Electrolyzers and Water: Saving Water, Powering the World with Green Hydrogen
Green hydrogen production isn’t just carbon-free, it can be independent of the grid.
by Dr. Thomas I. Valdez, Principal Engineer for Office of the Chief Technology Officer
Energy created by using water, which does not emit carbon, and is independent of the electrical grid seems far-fetched. This is possible with hydrogen. However, some people question if hydrogen production is an effective use of our water, particularly in drought-stricken parts of the world.
If we want to help the world combat climate change, hydrogen production is an effective use of water. Water is life; as such, making sure communities have access to water for drinking and living is paramount. Water is used by many different industries – to grow food, to produce gasoline, to make steel, and to manufacture other products. The process we use to make hydrogen, called electrolysis, occurs in an electrolyzer, and does use water. However, electrolyzers do not add to our water usage, they displace other technologies which may use more water in the long run.
What is an Electrolyzer and How Does it Work?
An electrolyzer is an electrochemical machine, which converts water into hydrogen and oxygen gas. Water and electricity are fed to an electrolyzer, and depending on the type of electrolyzer used, water is then converted to protons, hydroxide ions or oxygen ions through electrochemical reactions. As the protons, hydroxide ions, or oxygen ions, complete their respective electrochemical reactions, they liberate hydrogen and oxygen gas from water. Electrolyzers use no chemicals, only water and electricity. When using renewable power, no carbon dioxide or particulate matter is emitted to produce hydrogen and oxygen gas through electrolysis.
As shown in Figure 1, hydrogen is captured, transported, and stored for use by any industry looking to decrease their carbon footprint. The oxygen produced is released into the air. It is projected electrolyzers will soon supply giga-tons of green hydrogen as we transition from fossil to renewable fuels.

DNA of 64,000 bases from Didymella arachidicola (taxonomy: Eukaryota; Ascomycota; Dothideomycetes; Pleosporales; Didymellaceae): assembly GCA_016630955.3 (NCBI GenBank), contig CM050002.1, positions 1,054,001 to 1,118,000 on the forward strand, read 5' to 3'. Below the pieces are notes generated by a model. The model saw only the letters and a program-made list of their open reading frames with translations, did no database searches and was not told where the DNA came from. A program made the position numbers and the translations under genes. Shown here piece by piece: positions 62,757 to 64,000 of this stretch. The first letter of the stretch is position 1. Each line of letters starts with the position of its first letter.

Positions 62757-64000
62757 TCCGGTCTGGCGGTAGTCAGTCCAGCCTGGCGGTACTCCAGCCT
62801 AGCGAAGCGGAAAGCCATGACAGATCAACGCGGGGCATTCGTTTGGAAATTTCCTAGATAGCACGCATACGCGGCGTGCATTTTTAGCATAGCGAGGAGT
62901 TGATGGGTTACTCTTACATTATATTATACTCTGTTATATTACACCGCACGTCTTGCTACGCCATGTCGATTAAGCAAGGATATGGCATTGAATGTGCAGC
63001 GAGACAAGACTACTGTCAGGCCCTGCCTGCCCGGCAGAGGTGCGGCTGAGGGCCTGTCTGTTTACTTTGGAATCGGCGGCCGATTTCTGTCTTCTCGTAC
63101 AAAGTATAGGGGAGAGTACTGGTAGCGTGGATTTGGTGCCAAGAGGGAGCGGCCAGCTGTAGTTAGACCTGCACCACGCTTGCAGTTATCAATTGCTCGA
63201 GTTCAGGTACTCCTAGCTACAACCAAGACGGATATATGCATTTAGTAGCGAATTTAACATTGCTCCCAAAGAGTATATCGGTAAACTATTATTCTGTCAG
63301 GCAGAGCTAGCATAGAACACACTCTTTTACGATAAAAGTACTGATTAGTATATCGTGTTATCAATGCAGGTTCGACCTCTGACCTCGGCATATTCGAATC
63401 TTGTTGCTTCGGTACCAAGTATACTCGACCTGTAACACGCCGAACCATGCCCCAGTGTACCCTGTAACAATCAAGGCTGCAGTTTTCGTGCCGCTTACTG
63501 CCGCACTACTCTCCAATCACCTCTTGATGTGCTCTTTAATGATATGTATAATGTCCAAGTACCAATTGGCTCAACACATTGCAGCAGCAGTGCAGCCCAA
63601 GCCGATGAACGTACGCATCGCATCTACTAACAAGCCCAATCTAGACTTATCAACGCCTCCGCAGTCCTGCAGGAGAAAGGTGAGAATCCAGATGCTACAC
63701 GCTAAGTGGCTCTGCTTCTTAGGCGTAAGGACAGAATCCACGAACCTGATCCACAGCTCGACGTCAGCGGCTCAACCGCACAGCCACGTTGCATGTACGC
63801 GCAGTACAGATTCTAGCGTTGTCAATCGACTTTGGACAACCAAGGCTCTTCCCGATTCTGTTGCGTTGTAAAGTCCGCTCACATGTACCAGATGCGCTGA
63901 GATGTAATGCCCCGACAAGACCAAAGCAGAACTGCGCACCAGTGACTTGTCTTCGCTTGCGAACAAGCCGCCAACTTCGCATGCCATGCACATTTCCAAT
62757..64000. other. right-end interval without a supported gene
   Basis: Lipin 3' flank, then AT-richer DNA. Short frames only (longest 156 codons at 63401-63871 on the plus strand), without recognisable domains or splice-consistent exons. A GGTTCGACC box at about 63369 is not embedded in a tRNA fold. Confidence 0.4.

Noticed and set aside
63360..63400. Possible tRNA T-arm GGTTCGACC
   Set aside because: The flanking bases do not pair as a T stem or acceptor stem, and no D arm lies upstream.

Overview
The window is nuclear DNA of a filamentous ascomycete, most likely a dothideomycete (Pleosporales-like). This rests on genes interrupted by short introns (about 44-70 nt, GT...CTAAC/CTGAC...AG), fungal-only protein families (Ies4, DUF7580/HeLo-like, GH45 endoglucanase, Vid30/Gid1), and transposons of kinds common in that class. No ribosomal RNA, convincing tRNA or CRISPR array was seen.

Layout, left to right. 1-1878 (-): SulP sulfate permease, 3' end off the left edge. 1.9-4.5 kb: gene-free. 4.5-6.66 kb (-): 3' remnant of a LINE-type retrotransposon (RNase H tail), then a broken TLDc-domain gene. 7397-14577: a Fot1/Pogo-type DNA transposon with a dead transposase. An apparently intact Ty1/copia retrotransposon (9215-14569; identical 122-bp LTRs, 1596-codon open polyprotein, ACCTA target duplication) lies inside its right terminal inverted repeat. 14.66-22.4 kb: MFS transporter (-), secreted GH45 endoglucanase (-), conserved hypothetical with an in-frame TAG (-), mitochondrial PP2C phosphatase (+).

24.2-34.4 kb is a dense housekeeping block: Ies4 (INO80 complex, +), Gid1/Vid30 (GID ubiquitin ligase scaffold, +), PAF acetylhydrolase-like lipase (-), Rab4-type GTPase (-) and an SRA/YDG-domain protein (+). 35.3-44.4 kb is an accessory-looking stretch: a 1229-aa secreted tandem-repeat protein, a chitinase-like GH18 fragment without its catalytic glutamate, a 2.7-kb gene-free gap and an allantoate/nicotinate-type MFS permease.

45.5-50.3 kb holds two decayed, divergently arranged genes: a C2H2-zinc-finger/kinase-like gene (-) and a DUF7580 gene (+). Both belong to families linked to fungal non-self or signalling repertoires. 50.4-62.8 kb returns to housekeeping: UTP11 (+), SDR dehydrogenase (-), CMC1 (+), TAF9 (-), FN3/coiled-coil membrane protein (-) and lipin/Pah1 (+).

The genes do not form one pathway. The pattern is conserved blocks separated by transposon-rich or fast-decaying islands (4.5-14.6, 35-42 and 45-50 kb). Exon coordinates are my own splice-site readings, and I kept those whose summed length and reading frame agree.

Where Does the Water Come From?
The electrolysis process can use different water sources to produce hydrogen. Industrial water, which can include municipal water or groundwater, is the most common source of water used in electrolysis. Different from drinking water, industrial water is used in many different industries including smelting facilities, petroleum refineries, and industries producing food, paper, and chemicals, according to the U.S. Geological Survey.
Prior to being used in the electrolysis process, the industrial water goes through several phases of filtration to ensure maximum purity. Imagine a Brita® water filter you may use at home to clean your tap water. The water filtration process is like a complex Brita® water filter where the water is purified in several stages — removing ions such as calcium, magnesium and other minerals that cannot be used during electrolysis. A schematic for such a water filter is shown in Figure 2.
“The water we use to produce hydrogen needs to be as pure as possible,” said Tim Cortes, Chief Technology Officer for Plug. “After hydrogen is produced, any excess water is then recycled to be used for other needs — ensuring the electrolysis process consumes the least amount of water as possible.”
Following the Water
Every nine liters (2.4 gallons) of water contains one kilogram of hydrogen and eight kilograms of oxygen. When you include purifying the water and some water vapor lost with oxygen release, the actual amount is about 12 liters (3 gallons) of water for every kilogram of hydrogen generated through electrolysis.
Water Usage in an Electrolysis Plant